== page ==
Twitter town hall allows Obama to bypass press

President Barack Obama makes a statement to reporters about debt ceiling negotiations, Tuesday, July 5, 2011, in the James Brady Press Briefing Room of the White House in Washington. AP Photo/Charles Dharapak

Obama presses Congress to cut budget deal
AP Photo/Charles Dharapak
In the latest White House social media foray, Twitter will enter the East Room.

President Obama will respond to "tweets," questions from Twitter followers across the country. The White House hoped the event would focus on jobs and the economy. Officials said Twitter would choose the questions based partly on how often they were "retweeted."

The president will not be held to Twitter's 140-character limit. White House Press Secretary Jay Carney said, "He's the leader of the free world. He decides how short his answers will be."

The president will deliver his answers to a live audience at 2 p.m. ET today while staffers summarize his responses on Twitter.

It's not the first time the Obama White House has opted for social media in a broad-based communications strategy. The president held similar events on YouTube and Facebook. White House Communications Director Dan Pfeiffer told reporters, "We've entered a different information age where people get news and information in a different way than they did in the past."

"When we do things with Twitter and Facebook and YouTube, it's similar to what previous presidents did with the more traditional outlets like the networks and major papers," Pfeiffer added.

The effort also resembles previous administrations' efforts to "go around" White House reporters and the "traditional" media. Through the years, presidents from both parties have tried news conferences with regional reporters, out of town question and answer sessions with voters and other events away from what presidents often describe as "the Washington bubble."

Colin Delaney, founder and editor of epolitics.com, a website devoted to online politics told CBS Radio News the Twitter forum is a way for the White House to "deliver their message unfiltered." Delaney noted, "This is a way for them to get their message out directly at a point when a lot of people are paying attention."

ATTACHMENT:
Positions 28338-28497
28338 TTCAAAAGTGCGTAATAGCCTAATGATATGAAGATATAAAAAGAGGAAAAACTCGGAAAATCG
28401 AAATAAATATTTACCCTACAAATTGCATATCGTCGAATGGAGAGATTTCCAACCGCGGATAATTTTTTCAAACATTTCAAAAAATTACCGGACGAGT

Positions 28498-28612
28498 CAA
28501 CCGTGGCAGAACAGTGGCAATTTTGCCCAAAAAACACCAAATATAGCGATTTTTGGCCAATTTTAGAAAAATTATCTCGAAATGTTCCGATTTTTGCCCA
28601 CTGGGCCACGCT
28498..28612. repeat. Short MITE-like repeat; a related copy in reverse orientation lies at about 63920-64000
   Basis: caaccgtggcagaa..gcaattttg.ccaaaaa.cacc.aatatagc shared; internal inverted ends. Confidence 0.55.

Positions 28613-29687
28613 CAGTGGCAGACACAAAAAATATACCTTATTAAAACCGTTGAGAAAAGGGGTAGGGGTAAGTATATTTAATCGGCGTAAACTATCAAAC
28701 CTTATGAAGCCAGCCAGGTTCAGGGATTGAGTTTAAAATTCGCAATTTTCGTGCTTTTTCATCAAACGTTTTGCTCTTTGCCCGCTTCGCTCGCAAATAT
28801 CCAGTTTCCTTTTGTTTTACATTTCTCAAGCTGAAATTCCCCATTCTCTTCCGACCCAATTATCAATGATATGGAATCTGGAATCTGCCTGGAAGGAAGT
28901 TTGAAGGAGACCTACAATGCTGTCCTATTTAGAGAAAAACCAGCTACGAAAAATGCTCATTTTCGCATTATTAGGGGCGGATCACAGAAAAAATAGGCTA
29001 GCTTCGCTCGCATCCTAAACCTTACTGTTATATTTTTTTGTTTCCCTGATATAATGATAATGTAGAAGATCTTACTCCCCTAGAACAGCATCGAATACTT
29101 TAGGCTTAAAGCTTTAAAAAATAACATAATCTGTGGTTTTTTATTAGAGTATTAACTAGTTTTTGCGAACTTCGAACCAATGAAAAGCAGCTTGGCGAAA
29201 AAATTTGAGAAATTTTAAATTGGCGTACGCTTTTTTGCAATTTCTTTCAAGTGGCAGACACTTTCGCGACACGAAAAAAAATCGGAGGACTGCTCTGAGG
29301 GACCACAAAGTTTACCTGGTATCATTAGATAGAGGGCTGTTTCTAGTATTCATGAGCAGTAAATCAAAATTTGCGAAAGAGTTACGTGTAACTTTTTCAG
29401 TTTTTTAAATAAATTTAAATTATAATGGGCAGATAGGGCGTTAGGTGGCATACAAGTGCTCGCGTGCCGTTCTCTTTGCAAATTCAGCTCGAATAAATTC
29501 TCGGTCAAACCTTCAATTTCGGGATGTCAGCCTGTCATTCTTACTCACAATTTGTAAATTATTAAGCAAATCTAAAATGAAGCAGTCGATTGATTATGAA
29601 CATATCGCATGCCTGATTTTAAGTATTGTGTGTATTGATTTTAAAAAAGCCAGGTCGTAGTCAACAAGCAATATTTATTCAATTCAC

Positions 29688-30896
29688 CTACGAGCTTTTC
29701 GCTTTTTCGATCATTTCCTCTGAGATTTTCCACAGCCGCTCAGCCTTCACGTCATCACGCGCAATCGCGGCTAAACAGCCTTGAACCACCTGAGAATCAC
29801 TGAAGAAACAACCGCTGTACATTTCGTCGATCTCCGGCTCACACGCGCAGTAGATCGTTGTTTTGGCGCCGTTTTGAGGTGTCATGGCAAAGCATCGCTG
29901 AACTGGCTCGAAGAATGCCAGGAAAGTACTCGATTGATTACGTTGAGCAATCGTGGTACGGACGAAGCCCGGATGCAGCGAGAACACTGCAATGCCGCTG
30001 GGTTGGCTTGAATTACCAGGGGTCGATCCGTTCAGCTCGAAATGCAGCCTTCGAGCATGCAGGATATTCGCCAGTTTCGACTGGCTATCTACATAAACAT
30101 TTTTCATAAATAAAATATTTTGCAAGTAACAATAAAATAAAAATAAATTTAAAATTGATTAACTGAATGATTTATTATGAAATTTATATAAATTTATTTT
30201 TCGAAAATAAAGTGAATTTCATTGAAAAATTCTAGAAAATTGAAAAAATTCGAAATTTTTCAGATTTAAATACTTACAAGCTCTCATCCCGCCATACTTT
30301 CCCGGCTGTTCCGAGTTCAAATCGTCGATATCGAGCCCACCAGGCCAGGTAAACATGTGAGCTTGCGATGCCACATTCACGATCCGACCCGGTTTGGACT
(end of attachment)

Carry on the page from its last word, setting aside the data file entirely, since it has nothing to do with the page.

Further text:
The event could also be a treasure trove of issues and information for the Obama campaign and the president's potential 2012 GOP opponents. Both sides can mine the tweets for voter attitudes. The White House planned to display screens behind the president showing a national "heat map" pinpointing where the tweets were concentrated along with the volume and topics of tweets. In the hours before the event, thousands and thousands of people submitted questions and comments.

Twitter followers used the hash tags #askobama and #townhall to post and provoke questions for the president. Interest groups worked to mobilize their forces to send questions aimed at influencing the conversation. Political adversaries and critics attempted to use the event to shape the ongoing debt and deficit debate. , "Will you outline a plan #4jobs-other than more spending for the American people?"

The conservative Heritage Foundation posted, "You said your stimulus plan would keep unemployment below 8%. Do you agree that was a trillion dollars wasted?"

An Obama backer weighed in with, "What are the best ways for us-ur supporters-to influence Congress on these go-nowhere debt ceiling &budget talks?"

Another said, "give it a rest Boehner...."

The Obama campaign urged allies to join in the conversation. Others lobbied for their own causes. There were posts calling for legalization of marijuana. And @servicewomen called for questions "to end military sexual assault." Interest groups worked to stir up attention to causes including education, health care, gay rights, concerns about nuclear energy and immigration reform.

Some viewed the event as a national complaint department. They griped about high gas and food prices, federal high speed rail investment and foreign aid. There were pleas for face time with the president. "Can I meet u Mr.President," asked one person. Another wondered, "can u shoot some hoops with us?"

  • Peter Maer On Twitter»

    Peter Maer is a CBS News White House Correspondent.

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